So these guys are called at 5 PM to come and work the field.  Now in verse eight it says that “when evening came” — which would be around 6 PM, right around sunset time — “the owner of the vineyard says to ‘call the laborers and give them their wages’, but start with the last and go toward the first.’”  I want you to feel the force of this, the difference between the first and last guys who were working the fields is pretty great when you really put it in context.  The men who were called last work from 5 PM to 6 PM, they worked for one hour in the cool of the evening.  The men who were called first worked from 6 AM to 6 PM, so they pulled a 12 hour shift in the heat of the day, as they said, “in the scorching heat,” harvesting the grapes.  And as the owner of the vineyard starts to pay them, he starts with the guys who were hired at 5 o'clock and he gives them one denarius.  Now as soon as the guys who started at 6 AM see that, their natural assumption is going to be “well if these guys got paid a denarius for one hours work, then I should make at least 12 times as much because I worked a 12-hour shift.”  Instead the master gives them each the exact same, one denarius, no matter how long they worked.  Now put yourself in the shoes of the guys who got out there at 6 AM.  I don't know if you ever pulled a day's labor out in the sun, out in the fields, outside doing yard work or whatever for 12 hours in the sun, it's not fun.  It's hard work.  And you can imagine that the guys who got there first thing in the morning were really upset, that what the master had done was unjust.  It was unfair for guys who had come in at 5 PM, to work in the cool of the evening, to get the same amount of money that they got, working through the entire day.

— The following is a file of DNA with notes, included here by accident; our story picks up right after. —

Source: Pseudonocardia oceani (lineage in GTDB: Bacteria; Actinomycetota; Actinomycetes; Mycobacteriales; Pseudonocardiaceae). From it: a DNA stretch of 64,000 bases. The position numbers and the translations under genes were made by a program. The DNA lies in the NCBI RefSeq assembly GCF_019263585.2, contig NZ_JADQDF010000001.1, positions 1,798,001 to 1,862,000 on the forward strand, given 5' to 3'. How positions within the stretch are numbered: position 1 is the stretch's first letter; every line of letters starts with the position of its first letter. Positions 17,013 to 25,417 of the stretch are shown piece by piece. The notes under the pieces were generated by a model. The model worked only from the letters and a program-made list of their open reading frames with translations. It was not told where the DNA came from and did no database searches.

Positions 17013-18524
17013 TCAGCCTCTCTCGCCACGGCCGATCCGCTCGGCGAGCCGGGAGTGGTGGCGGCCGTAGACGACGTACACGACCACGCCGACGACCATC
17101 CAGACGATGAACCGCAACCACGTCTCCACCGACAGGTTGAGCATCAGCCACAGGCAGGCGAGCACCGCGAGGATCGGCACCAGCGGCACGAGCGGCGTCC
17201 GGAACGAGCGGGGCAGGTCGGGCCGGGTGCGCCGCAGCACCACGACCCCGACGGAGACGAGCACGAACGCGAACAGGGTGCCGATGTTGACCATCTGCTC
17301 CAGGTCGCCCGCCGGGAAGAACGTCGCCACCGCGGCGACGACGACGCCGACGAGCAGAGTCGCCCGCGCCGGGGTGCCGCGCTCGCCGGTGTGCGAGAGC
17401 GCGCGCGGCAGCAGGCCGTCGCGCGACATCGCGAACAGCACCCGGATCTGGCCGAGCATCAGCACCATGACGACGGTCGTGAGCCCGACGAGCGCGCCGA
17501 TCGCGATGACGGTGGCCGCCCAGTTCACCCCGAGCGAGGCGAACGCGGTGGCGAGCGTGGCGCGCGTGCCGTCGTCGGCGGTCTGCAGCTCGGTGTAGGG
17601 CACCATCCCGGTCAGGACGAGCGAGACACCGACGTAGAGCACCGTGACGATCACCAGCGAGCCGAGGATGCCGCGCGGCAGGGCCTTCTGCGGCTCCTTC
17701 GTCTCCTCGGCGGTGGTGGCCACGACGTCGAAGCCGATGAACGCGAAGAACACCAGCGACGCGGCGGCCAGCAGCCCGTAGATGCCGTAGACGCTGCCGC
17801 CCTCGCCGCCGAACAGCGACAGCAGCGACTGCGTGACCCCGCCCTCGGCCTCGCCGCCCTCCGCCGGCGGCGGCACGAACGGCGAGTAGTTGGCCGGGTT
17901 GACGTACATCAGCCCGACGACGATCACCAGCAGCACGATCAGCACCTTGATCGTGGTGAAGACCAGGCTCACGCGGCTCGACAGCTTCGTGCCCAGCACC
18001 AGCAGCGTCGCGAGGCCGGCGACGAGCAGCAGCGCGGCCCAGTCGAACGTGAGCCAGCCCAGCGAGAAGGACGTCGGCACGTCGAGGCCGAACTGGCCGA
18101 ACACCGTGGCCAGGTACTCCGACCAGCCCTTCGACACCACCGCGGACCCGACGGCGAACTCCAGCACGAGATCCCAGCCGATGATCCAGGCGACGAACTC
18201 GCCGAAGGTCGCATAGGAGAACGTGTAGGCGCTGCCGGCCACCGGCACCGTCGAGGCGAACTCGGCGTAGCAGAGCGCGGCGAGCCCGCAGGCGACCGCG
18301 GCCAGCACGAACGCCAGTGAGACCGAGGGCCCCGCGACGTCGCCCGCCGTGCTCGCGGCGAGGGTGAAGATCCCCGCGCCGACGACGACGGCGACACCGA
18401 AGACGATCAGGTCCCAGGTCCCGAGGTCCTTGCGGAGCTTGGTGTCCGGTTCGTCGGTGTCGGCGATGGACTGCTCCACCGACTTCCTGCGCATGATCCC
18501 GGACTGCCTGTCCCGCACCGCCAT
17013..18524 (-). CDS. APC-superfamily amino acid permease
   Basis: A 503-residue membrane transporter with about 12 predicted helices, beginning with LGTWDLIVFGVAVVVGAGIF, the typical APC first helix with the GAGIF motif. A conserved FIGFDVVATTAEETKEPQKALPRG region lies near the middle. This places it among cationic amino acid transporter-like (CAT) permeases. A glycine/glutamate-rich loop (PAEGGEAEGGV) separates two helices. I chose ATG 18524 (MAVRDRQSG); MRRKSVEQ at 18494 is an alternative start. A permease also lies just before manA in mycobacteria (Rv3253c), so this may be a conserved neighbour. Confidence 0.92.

So what's this all about?  Well remember what Jesus did.  He began the parable by saying “this is what the kingdom of heaven is like.”  So every time Jesus gives a parable in Matthew’s Gospel — at least almost every time — he compares it to the kingdom.  It's a story that's meant to illustrate the kingdom.  And you might recall from earlier videos, as I’ve said, that there's always some kind of twist in the parables, or something unexpected in the parables.  In this case the twist is that this vineyard owner is crazy.  It seems unjust.  It seems unfair.  What person would pay someone who worked one hour the same wage as someone who worked 12 hours?  It just seems crazy.  At the very least it seems unfair, it seems unjust.  So they start to grumble at the owner of the vineyard, and his response to them is the key.  He says to them, first and foremost, I'm not unjust because you agreed with me for a denarius.  So I haven't given you any less than you said you would work for.  So he hasn't shortchanged them anything.  That is the first point.